Revision as of 15:46, 17 October 2014 by Yaan (Talk | contribs)

Part I Single Cell

Our project is about the system involving various enzymes, mostly the series enzymes, combining into certain area. This area can be more efficient when it comes to synthesizing or degrading chemicals. So the first question is, whether this system can be so useful when distributing multiple similar areas in a single cell.

Four Types of Distribution

Type 1: Membrane & Random The position of enzyme is distributed randomly in the cell membrane.

Type 2: Membrane & Polymerization The polymerization of certain enzymes, based on MembRing, is distributed randomly inside the cell.

Type 3: Matrix & Random The position of enzyme is distributed randomly inside the cell.

Type 4: Matrix & Random The polymerization of certain enzymes, based on MembRing, is distributed randomly inside the cell.

Hypothesis of Simulation

1. Metabolism

Enzymes: E0, E1,E2


2. Initial Distribution of Substrates

All substrates are randomly distributed OUTSIDE the cell in all four simulations.

3. Movement of Substrates

The motion of molecules is random, including the rate and orientation.

4. Catalytic reaction

The time period of reaction is neglected. When the type of chemical match the type of enzyme, distance is less than threshold, then the enzyme reaction is recognized and recorded.

5. Other Hypothesis

Other physical and chemical parameters are under the scaling rule. The whole modeling combined with periodic boundary condition(PBC) to show the real performance of substrates and enzyme system.


All Results

Click to watch the video

Type 1

Click to watch the video Youtube Youku

Type 2

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Type 3

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Type 4

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Part II Docking

Why do we need Docking?

Biobrick designers and users want to understand the characteristics of a particular biobrick, especially the performance and accuracy. Because they need to answer a question, that is, were there to be a certain mutation, whether a huge change would happen to the protein function. We hope to introduce evaluation methods of bioinformatics, to evaluate binding of protein and DNA.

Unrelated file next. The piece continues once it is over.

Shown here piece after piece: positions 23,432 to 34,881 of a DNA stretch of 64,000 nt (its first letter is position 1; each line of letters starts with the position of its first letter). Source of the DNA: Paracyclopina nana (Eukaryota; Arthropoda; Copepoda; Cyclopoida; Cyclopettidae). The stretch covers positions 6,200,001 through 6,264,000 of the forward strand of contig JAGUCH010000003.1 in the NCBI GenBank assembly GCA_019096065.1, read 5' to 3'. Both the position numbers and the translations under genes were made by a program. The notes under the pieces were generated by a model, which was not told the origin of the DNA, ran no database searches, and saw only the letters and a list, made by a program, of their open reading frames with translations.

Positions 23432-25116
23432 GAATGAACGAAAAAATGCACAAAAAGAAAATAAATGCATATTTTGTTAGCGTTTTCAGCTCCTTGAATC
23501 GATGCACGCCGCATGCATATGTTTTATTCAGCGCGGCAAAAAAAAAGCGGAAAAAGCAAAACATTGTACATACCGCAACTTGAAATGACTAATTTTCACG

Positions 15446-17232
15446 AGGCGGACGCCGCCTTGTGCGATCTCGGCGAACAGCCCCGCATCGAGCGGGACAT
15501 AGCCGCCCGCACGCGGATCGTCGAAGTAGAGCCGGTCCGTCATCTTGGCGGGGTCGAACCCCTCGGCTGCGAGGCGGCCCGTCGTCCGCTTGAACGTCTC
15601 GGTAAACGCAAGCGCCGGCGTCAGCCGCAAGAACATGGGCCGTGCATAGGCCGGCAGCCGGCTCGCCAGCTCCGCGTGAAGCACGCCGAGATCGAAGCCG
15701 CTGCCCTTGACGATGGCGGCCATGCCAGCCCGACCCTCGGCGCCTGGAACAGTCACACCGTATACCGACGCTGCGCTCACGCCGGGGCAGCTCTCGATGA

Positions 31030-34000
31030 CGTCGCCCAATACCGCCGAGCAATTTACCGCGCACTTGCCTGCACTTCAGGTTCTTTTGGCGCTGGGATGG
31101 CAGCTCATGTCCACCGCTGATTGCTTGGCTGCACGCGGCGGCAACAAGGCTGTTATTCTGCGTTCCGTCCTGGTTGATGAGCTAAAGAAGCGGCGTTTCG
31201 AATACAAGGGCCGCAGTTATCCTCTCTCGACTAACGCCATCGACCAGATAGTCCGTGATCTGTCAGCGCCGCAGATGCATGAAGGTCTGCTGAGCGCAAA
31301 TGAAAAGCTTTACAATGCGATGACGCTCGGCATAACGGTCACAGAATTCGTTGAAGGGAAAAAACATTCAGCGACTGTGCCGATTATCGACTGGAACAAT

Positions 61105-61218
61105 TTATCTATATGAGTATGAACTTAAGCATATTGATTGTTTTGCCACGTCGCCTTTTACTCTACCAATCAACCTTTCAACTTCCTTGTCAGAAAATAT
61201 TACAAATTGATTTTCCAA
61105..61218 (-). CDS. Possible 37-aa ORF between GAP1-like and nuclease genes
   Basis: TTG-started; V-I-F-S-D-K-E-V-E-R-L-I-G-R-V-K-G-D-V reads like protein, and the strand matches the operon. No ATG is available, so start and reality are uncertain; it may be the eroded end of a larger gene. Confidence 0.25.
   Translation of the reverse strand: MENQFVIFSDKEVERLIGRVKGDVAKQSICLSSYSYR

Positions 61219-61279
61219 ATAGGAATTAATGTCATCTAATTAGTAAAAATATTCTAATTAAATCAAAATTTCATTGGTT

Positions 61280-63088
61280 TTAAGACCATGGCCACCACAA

TAL (transcription activator-like) effectors, secreted by phytopathogenic bacteria, recognize host DNA sequences through a central domain of tandem repeats. Each repeat consists of 33 to 35 conserved amino acids and targets a specific base pair by using two hypervariable residues [known as repeat variable diresidues (RVDs)] at positions 12 and 13.



We designed fifteen sequences derived from raw sequence. These mutated sequences contain different mutations, ranging from one to five. Through a series of calculations, we obtained scores to represent the binding of TAL effectors and DNA.

[The highlighted Letters represent the mutation site.]

[The white DNA sequences on the graph is the originated position and orange one represents the possible binding DNA.]

  • mutation-1
  • Score:1164.128

  • mutation-2
  • Score:1170.910

  • mutation-3
  • Score:1153.537

  • mutation-4
  • Score:1377.231

  • mutation-5
  • Score:1169.283

  • mutation-6
  • Score:1179.122

  • mutation-7
  • Score:1482.902

  • mutation-8
  • Score:1161.824

  • mutation-9
  • Score:1482.897

  • mutation-10
  • Score:1174.229

  • mutation-11
  • Score:1237.449

  • mutation-12
  • Score:1482.896

  • mutation-13
  • Score:1483.352

  • mutation-14
  • Score:1482.048

  • mutation-15
  • Score:1164.128



Scatter Diagram

From the docking scores, we can see that in the event of single nucleotide mutation, binding of TAL effectors and DNA differs greatly from normal. However, when there are more than two mutation sites, the difference becomes less drastic.

From the PDB document, we can find that mutation at certain sites may lead to huge conformational distortions of TAL-DNA complex. With as many as five mutations, the binding site changes greatly.

In conclusion, we strongly recommend that TAL designers and users ensure the accuracy of DNA binding sequence. If not, the specificity of binding site will not be guaranteed.


  1. Pierce, Brian G., Yuichiro Hourai, and Zhiping Weng. "Accelerating protein docking in ZDOCK using an advanced 3D convolution library." PloS one 6.9 (2011): e24657.
  2. Mintseris, Julian, et al. "Integrating statistical pair potentials into protein complex prediction." Proteins: Structure, Function, and Bioinformatics 69.3 (2007): 511-520.